For many patients, the most prescribed medication in Canada may have been wrongfully issued. This drug is used for those with underactive thyroids, the condition known clinically as hypothyroidism. The medication in question is known as levothyroxine, a synthetic version of thyroxine (T4), one of our body’s naturally produced thyroid hormones. Levothyroxine is commonly sold under the name brand names Synthroid and Eltroxin.
Although hypothyroidism is real and affects roughly 20 million Americans,  some patients are being given this medication to treat mild abnormalities with the thyroid hormones, also known as subclinical hypothyroidsim — and it’s not helping.
What is Hypothyroidism?
Hypothyroidism is a condition where one’s thyroid under-produces hormones. The symptoms vary depending on the severity of the deficiency. Issues tend to develop slowly over time.
The thyroid is a small butterfly-shaped gland that sits anteriorly on the lower portion of the neck. The hormones produced by the gland include triiodothyronine (T3) and thyroxine (T4). They work to regulate metabolism and have far effects on digestive function, body temperature, and heart rate.
Hypothyroid symptoms include:
- Sensitivity to cold
- Dry skin
- Impaired memory
- Hoarse voice
- Weight gain
- Muscle weakness and aches
- Joint pain, stiffness, or swelling
- Thinning hair
- Slowed heart rate
- Enlarged thyroid gland (goiter) 
To treat a full-fledged case of hypothyroidism, drugs work to supplement or completely replace the lack of thyroxine (T4) being produced. However, sometimes there are borderline situations, where T4 hormone production seems adequate, but there may be a higher risk of hypothyroidism developing. This is known as subclinical hypothyroidism.
What is Subclinical Hypothyroidism?
In a healthy body, thyroid-stimulating hormone (TSH) is produced by the pituitary gland in the brain. TSH stimulates the thyroid to produce thyroxine (T4.)
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Diagnosing hypothyroidism is based on the presence of symptoms and blood tests. Blood tests include measuring thyroid stimulating hormone (TSH) and thyroxine (T4).
High levels of TSH and low levels of T4 would indicate an underactive thyroid.
Subclinical hypothyroidism, on the other hand, is diagnosed when only TSH is found to be elevated, but Symptoms are usually minimal and T4 levels are within the norms .
“The brain probably detects that the thyroid gland is mildly dysfunctional,” says Agoritsas, “and compensates by stimulating it more.”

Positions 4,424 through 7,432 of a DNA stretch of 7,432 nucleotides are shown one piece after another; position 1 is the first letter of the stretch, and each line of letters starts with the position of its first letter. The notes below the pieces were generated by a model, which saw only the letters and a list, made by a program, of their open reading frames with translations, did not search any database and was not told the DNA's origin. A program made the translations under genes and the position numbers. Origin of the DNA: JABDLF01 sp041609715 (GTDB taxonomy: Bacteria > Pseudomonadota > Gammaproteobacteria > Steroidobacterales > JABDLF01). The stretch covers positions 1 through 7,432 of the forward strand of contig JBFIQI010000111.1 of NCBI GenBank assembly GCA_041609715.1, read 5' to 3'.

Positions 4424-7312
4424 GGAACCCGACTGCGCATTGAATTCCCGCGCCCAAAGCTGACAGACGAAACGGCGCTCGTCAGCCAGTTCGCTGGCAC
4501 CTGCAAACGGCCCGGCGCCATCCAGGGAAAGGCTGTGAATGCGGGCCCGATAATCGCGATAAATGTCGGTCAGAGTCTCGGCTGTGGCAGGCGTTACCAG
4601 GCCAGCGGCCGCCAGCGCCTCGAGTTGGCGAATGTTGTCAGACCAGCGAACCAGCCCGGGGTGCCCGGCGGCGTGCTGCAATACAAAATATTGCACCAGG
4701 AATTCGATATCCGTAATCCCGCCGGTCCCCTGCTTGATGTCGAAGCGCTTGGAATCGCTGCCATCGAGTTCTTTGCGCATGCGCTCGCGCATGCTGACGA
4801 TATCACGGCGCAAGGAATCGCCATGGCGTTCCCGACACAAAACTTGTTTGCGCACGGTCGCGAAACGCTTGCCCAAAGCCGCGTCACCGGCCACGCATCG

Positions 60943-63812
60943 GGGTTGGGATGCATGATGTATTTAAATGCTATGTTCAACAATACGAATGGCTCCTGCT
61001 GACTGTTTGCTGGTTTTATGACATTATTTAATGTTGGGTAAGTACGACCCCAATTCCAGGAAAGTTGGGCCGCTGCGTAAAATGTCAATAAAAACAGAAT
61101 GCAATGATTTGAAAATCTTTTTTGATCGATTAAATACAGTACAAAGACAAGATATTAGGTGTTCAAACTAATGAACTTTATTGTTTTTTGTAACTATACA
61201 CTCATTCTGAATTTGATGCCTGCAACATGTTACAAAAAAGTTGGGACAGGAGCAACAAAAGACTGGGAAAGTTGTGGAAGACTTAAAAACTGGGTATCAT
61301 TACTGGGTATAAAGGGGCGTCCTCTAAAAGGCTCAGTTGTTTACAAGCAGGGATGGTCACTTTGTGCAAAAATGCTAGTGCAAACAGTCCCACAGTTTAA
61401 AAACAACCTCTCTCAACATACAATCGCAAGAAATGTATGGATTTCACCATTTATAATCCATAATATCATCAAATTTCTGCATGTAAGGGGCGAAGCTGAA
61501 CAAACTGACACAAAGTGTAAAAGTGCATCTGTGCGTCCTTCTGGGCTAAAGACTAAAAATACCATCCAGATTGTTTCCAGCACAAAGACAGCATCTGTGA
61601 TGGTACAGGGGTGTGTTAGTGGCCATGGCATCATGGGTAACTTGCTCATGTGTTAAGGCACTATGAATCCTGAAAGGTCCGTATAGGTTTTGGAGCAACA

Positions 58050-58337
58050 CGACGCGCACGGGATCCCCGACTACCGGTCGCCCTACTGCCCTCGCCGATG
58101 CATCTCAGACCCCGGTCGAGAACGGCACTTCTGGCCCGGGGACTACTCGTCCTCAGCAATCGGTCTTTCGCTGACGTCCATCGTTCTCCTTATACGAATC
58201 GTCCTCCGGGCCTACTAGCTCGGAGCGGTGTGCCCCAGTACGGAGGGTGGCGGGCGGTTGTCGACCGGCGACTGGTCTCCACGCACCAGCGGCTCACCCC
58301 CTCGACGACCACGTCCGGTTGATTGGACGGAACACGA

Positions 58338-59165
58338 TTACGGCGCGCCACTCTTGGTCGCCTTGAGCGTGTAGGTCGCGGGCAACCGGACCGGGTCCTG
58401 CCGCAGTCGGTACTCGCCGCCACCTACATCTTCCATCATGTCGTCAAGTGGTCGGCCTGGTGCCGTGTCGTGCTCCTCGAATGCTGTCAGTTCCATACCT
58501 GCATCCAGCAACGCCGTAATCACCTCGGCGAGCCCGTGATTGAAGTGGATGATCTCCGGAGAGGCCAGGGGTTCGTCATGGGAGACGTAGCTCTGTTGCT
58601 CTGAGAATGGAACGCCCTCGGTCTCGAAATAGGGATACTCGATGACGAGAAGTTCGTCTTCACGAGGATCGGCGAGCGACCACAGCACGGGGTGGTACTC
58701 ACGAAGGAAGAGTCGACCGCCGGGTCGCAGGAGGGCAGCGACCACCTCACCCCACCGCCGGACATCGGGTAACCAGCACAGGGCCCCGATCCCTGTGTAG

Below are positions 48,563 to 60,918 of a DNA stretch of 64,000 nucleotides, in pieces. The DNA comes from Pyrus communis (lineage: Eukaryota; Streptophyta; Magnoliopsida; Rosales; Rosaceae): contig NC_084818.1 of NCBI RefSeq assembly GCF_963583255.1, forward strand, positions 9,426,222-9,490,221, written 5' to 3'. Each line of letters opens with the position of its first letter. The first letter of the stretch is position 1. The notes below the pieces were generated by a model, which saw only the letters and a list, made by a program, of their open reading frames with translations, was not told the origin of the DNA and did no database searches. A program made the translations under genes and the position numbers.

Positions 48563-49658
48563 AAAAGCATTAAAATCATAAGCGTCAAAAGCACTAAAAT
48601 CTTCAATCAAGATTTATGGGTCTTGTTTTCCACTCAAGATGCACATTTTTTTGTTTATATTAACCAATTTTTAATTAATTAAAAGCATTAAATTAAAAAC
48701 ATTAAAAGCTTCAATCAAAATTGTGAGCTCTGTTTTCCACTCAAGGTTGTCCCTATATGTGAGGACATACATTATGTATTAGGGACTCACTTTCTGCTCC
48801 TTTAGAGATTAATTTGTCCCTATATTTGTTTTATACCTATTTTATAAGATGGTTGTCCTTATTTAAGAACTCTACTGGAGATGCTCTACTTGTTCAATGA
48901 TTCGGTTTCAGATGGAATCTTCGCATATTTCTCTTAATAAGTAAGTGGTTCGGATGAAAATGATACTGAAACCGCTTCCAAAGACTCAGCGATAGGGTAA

If T4 levels are normal, that shows the TSH production is functioning and the body may not need levothyroxine medication.
Should Subclinical Hypothyroidism be Treated like Hypothyroidism?
An international panel of doctors, including Dr. Thomas Agoritsas, an assistant professor of medicine at Hamilton’s McMaster University, says that when it comes to subclinical hypothyroidism, levothyroxine hormones, “consistently demonstrate no clinically relevant benefits for quality of life or thyroid-related symptoms, including depressive symptoms, fatigue, and body mass index.” 
“From what we know,” says Agoritsas, “it’s very likely [levothyroxine treatment] won’t work.” Agoritsas also works at Geneva University Hospitals. 
Dr. Agoritsas’ recommendations were published in the British Medical Journal (BMJ) on May 14th.
The Studies: Does Hormone Treatment Help or Harm?
The panelists analyzed 21 clinical trials with over 2,1000 participants, many of which were over the age of 65. These studies used participants, adults with subclinical hypothyroidism, who were in treated with either thyroid hormone treatment, no treatment, or placebo.
The panel decided to discourage the use of hormone treatment for this form of hypothyroidism due to the lack of benefits, the uncertainty of possible harm, and the burden of administering medication daily and taking frequent blood tests to check the dosage. 
Why Do Doctors Prescribe Medication for Subclinical?
However, it’s very common for doctors to issue medication to treat subclinical hypothyroidism, especially in Canada.
It makes sense for doctors to prescribe medication for an ailment and see if it helps. Especially in the case of thyroid issues, which are easy to check and have vague symptoms that could apply to other diseases. This is the theory of Dr. Deric Morrison, an endocrinologist at St. Joseph’s Hospital in London, Ontario.
“But the evidence is now suggesting for most of those people, treating that number doesn’t make them better,” he concludes.
Agoritsas method is to check the hormone levels of patients with hypothyroid symptoms. If there are no abnormalities in the blood test, he’ll offer other methods of handling the symptoms. If the patient wants to try a short-term trial of levothyroxine treatment, he’ll prescribe it without the expectation of the patient staying on it for life.
It’s important to note it’s inadvisable to stop taking levothyroxine pills without consulting your health care practitioner.
- General Information/Press Room https://www.thyroid.org/media-main/press-room/
- Hypothyroidism (underactive thyroid) https://www.mayoclinic.org/diseases-conditions/hypothyroidism/symptoms-causes/syc-20350284
- Disclosing subclinical thyroid disease. An approach to mild laboratory abnormalities and vague or absent symptoms. https://www.ncbi.nlm.nih.gov/pubmed/10649671
- Thyroid hormones treatment for subclinical hypothyroidism: a clinical practice guideline https://www.bmj.com/content/365/bmj.l2006
- Why doctors warn against routinely treating thyroid issues https://www.cbc.ca/news/health/hypothyroidism-subclinical-1.5138719
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